Being a responsible omnivore also means recognizing the impacts of our food choice on the environment. Fail to recognize the linkage can lead to catastrophic consequences, and the dust bowl is an example. It is a tragedy occurred when our food demand and the development of industrialized agriculture together break the limitation set by nature. Therefore, being a responsible omnivore also means being respectful; as (permanent) residents on the Earth, we should respect natural blessings and limitations. A respectful family (food) culture helps shape our gratuity because it encourages us to recognize our weakness and nature’s greatness.  

Part III: Be a Respectful Omnivore

Last summer, my family went on a trip to “experience the true wilderness”. Some local hunters took us to hunt in the forest, and we were asked to collect mushrooms on the second day. Unfortunately, I did not get anything. We discussed about hunting and mushroom collecting on the dinner table later on the second day while we ate the captures the other local hunters and collectors obtained several days before. They told me that much less animals and mushrooms could be found nowadays in the true wilderness. Although they refused to conclude that over-extraction of the wilderness is responsible for the deduction, they did agree that a real hunter should respect the nature and wilderness more than anyone else does. Many mechanisms that are carefully played and balanced remain unknown to us, and we are in no way as smart as nature in terms of manipulating all the factors. Recognizing our weakness, we should be respectful omnivores because Mother Nature kindly bestows blessings upon us.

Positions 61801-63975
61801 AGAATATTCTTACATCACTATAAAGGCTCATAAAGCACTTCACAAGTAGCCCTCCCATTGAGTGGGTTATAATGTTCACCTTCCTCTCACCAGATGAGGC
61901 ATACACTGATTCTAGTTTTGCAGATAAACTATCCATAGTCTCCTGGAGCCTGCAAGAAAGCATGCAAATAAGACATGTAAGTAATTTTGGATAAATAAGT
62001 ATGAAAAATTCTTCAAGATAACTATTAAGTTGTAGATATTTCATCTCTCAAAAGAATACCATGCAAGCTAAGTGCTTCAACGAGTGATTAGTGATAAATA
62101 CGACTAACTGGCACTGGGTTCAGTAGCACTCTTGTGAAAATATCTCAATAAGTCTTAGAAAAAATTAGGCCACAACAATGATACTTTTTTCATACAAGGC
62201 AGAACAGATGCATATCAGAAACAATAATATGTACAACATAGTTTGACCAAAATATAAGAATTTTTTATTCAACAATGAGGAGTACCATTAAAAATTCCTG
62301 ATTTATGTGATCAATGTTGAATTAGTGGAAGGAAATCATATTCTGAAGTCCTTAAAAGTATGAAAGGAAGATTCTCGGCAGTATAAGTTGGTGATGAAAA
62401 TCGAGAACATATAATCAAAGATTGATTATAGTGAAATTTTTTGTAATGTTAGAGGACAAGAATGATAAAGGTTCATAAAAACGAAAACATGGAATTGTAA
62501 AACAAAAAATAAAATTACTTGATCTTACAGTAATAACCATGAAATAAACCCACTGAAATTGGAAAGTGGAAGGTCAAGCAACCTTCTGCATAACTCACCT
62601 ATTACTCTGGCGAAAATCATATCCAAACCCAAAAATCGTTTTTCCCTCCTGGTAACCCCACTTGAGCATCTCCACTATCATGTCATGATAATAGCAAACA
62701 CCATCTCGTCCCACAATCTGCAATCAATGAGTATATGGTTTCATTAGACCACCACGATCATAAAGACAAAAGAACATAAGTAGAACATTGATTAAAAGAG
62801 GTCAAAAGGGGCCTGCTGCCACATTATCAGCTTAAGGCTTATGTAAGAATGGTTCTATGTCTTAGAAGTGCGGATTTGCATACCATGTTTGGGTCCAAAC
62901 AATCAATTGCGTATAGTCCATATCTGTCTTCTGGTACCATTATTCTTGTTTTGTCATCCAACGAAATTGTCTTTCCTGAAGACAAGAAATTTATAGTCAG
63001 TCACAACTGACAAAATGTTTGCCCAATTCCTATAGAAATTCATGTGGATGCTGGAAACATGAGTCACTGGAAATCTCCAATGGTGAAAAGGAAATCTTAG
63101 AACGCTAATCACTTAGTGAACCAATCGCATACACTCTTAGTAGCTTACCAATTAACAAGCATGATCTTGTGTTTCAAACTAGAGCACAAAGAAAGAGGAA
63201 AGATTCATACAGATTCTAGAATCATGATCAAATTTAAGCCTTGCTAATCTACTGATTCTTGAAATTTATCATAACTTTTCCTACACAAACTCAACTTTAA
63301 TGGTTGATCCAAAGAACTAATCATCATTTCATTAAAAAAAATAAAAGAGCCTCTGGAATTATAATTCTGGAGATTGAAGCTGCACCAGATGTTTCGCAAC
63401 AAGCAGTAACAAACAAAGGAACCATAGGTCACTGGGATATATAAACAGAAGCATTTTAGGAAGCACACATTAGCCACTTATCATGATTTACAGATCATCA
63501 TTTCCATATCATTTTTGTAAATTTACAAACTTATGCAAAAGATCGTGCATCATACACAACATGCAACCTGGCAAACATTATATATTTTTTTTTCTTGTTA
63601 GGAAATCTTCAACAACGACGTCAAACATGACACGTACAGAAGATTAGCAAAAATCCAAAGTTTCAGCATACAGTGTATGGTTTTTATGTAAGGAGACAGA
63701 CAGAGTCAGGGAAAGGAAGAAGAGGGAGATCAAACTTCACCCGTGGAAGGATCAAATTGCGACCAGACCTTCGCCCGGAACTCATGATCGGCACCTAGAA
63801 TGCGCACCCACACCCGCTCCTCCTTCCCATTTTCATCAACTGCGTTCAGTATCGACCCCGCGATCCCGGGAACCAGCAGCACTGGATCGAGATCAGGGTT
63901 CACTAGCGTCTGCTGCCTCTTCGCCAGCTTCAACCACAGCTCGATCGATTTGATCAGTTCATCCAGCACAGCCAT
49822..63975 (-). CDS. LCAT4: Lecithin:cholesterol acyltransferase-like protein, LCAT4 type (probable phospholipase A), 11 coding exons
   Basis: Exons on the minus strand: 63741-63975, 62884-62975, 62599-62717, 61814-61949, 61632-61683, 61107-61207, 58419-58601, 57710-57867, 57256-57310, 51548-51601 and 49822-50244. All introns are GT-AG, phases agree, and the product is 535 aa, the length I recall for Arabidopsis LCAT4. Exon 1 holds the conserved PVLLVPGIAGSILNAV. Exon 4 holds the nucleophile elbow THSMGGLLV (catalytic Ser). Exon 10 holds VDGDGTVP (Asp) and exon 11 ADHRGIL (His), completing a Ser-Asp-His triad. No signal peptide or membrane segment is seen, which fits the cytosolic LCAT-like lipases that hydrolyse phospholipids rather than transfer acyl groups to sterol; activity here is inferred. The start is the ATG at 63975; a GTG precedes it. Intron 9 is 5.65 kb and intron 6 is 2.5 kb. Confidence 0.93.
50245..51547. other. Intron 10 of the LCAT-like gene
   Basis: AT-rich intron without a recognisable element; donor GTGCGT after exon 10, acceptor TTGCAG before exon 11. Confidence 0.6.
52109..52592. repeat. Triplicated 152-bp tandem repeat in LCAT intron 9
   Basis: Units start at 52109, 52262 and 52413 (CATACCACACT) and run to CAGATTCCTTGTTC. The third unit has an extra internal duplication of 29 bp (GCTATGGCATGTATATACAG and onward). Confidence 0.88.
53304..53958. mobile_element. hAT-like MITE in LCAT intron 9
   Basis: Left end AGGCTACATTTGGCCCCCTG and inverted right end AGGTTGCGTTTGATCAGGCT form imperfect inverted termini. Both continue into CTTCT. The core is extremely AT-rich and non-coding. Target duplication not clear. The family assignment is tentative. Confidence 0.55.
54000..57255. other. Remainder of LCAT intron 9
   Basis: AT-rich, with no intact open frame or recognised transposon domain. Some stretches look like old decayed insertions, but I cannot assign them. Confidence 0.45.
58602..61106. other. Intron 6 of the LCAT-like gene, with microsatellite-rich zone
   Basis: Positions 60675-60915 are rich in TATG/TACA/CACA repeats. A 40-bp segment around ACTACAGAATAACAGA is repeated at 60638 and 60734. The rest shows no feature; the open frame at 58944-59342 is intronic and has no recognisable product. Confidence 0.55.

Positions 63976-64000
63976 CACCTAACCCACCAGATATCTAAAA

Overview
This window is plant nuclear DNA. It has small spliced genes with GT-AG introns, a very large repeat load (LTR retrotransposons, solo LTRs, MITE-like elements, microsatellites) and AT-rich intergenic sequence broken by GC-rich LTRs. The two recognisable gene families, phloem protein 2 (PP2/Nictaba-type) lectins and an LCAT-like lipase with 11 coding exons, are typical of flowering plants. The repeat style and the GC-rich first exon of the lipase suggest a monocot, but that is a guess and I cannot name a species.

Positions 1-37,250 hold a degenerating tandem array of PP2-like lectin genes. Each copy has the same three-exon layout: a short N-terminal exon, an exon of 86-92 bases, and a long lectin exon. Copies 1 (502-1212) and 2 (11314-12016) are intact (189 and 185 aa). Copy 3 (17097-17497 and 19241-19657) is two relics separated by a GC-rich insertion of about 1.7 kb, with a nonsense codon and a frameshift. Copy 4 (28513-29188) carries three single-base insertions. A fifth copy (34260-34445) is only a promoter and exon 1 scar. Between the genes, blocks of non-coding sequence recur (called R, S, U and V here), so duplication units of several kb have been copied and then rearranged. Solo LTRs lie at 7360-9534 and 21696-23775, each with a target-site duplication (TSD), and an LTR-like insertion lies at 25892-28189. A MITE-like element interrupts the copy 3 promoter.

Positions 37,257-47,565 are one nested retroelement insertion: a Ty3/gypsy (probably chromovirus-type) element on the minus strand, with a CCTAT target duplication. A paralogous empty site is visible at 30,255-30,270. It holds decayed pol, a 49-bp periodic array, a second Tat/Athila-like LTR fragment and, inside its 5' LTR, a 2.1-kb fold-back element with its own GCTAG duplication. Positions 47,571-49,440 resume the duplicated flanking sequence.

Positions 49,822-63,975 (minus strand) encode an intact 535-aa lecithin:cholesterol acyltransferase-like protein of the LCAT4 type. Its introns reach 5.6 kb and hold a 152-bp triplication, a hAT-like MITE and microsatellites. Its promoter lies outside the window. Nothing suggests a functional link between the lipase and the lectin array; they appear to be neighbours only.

One thing that we should do is appreciating food. My mom never allows me to waste food; she believes that many people put much effort in making me be able to have the food, and wasting food is thus disrespectful. Similar ideology was referred when we talked about Columbian exchange in class. We got to see how knowledgeable, responsible, and more importantly, respectful the Africans were in terms of food and agriculture. Although it can be hard for kids to understand the respect and appreciation, a respectful family food culture can help them with the recognition. My parents take me to a lychee trip every year in June. We develop a good relationship with the lychee farmers, and they tour us around the farm every year. Their pride is recognizable because they are the “parents” of the prosperity of the lychee farm; their respect is also observable because they deeply appreciate the blessings of the nature, which are fertile land and suitable climatic conditions. Those farmers often inspire me to be more respectful and responsible because my family food culture envourages me to be a sensible eater.

Conclusion

I can’t believe that ten weeks pass away so fast. While I have learned much about food and agriculture, I have become more and more grateful for the family food culture that my parents manage to create. I am sure that many of us share similar experiences, which turn us into concerned omnivores (who choose to take this seminar). With all the knowledge, information, perspectives, and thoughts, we have a head start in becoming a more knowledgeable, responsible, and respectful omnivores.

“Now this is not the end. It is not even the beginning of the end. But it is, perhaps, the end of the beginning.” – Sir Winston Leonard Spencer-Churchill